By Steven Hanna: If you’ve been on social media at all over the last 24 hours you’ll have seen a huge number of aurora photos being shared.
It appears that half of the UK seemed to have been out with their camera!
Thanks to the amazing twitter feed of Aurora Alert Ireland, my phone was going crazy all evening with updates.
I went outside the house around 8:30pm and could visibly see the aurora from our front door.
I quickly grabbed the camera and took a test shot and straight away saw some purple pillars from the 15 second exposure. Game on!
So it was off to the Douglas Rd just outside Broughshane to shoot the aurora as it quite literally danced across the sky behind Slemish.
I was out for around 45 minutes, between 8:45pm and 9:30pm and the display did fluctuate quite a bit in that short period. At one point, I witnessed the pillars appear in the sky with my naked eye. A moment or two later, a beam appeared almost directly above Slemish mountain.
For those of you interested, I was shooting with a Canon 5DS and a 14mm lens, manually focussed on infinity.
The majority of the shots were taken at ISO2000, 20 secs at f2.8. I did play around a bit with my exposure time to see if it had any different effect but I was happy that this was the best ‘setting’ that worked for me.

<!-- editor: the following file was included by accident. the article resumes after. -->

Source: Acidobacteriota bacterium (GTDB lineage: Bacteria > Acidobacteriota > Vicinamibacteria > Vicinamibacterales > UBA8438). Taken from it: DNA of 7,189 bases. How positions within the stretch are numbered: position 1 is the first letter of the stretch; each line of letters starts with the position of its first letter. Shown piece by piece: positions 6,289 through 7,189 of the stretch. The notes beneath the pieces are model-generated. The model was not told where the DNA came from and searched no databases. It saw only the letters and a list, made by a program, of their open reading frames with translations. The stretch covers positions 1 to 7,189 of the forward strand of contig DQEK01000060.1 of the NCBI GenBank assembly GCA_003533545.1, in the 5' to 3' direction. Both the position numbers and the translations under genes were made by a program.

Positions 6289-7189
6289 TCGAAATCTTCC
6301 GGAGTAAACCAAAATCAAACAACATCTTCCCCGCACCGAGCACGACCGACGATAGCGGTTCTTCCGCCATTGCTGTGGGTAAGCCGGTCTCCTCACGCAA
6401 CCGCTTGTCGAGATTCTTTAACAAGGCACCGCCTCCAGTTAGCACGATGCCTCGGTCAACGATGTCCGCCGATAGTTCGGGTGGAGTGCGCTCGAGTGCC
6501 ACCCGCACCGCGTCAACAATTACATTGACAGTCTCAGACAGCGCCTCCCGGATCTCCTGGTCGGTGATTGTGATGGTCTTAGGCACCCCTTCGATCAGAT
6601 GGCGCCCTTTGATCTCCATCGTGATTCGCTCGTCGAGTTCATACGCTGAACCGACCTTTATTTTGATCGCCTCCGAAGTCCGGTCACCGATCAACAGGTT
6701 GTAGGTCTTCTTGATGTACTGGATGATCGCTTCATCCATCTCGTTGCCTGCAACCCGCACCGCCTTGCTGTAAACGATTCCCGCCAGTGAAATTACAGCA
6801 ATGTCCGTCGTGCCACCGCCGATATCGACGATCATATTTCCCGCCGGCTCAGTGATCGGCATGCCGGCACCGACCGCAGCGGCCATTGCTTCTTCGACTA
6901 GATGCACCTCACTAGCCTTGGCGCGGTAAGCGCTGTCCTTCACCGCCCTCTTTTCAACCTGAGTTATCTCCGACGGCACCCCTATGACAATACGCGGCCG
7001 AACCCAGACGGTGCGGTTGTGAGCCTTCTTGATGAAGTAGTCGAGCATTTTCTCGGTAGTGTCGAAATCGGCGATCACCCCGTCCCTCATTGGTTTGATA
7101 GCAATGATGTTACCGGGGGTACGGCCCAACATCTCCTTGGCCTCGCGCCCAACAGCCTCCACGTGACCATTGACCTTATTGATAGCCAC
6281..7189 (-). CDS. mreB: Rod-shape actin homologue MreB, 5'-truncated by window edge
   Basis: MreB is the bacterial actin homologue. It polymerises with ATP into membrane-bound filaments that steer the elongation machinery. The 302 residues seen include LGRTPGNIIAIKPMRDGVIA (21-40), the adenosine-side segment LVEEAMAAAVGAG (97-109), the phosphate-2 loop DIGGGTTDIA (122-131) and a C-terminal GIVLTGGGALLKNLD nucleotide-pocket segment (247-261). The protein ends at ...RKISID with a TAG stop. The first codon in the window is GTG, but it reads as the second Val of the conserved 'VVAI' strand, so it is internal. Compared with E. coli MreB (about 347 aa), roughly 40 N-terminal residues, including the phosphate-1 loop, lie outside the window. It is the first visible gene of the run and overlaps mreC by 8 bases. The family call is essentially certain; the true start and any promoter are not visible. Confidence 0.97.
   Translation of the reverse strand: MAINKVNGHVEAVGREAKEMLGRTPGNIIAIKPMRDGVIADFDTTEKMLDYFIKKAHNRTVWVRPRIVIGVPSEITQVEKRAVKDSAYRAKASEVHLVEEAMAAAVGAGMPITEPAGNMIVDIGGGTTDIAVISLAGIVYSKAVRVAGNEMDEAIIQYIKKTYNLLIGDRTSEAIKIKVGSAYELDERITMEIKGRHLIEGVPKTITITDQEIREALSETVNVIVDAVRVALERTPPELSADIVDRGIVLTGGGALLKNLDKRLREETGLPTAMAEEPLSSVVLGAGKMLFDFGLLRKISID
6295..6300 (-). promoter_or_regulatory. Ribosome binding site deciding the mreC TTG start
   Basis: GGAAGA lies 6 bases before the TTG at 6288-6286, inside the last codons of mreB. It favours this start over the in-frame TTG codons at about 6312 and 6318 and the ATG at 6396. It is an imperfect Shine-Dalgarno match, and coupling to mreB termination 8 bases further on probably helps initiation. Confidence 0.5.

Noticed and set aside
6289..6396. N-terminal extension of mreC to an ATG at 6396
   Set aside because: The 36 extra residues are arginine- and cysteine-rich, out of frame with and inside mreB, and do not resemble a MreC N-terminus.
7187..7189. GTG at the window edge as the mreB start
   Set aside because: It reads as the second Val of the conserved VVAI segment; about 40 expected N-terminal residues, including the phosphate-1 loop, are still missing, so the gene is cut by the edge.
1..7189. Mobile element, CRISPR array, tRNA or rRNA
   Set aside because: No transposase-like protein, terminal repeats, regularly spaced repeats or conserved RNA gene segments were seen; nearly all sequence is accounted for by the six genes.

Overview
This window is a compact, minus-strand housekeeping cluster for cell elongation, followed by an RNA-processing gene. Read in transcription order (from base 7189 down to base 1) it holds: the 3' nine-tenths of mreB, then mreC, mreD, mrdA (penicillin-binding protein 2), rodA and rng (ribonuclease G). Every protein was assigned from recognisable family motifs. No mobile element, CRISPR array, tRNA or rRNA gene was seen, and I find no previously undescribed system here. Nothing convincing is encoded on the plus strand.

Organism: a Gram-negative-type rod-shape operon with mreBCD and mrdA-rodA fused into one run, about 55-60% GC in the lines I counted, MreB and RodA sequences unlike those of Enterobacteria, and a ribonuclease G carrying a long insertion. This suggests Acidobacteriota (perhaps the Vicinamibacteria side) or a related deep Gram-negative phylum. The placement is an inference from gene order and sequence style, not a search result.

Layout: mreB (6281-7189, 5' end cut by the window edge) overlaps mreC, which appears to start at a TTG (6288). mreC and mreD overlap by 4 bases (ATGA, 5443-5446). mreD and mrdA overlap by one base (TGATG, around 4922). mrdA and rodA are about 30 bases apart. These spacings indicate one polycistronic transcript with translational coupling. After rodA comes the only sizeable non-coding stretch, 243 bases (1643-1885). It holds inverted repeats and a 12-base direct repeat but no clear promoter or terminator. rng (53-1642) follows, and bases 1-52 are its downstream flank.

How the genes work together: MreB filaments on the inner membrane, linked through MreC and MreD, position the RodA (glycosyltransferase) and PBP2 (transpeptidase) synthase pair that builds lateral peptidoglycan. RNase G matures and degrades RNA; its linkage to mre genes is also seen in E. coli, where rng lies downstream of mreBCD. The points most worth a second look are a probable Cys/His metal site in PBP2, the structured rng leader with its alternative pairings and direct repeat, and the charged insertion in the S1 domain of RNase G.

I knew before even leaving the house that it was going to be all about the sky - so in my head I already planned to have Slemish as just a small silhouette and to fill the frame as much as possible with sky.
The fact that we had clear skies to the north and only an 8.1% moon (which wasn’t even visible) really helped make this quite an epic aurora experience!
A few useful tips for shooting the Aurora -
1. Get yourself as far north as possible (the north coast is usually ideal, although it depends on how strong the aurora is!).
2. Try and find somewhere as far away from light pollution as possible.
3. If you’re aiming to photograph it, use a tripod and set your camera to focus on infinity.
4. You may find that a shutter speed of anywhere between 10 - 25 seconds will yield good results.
5. Shoot with as wide open an aperture as your lens allows e.g. f2.8 or f4.
6. Start with your ISO around ISO1600 - ISO2000 and start to work upwards depending on your results.
7. Make sure and wrap up warm!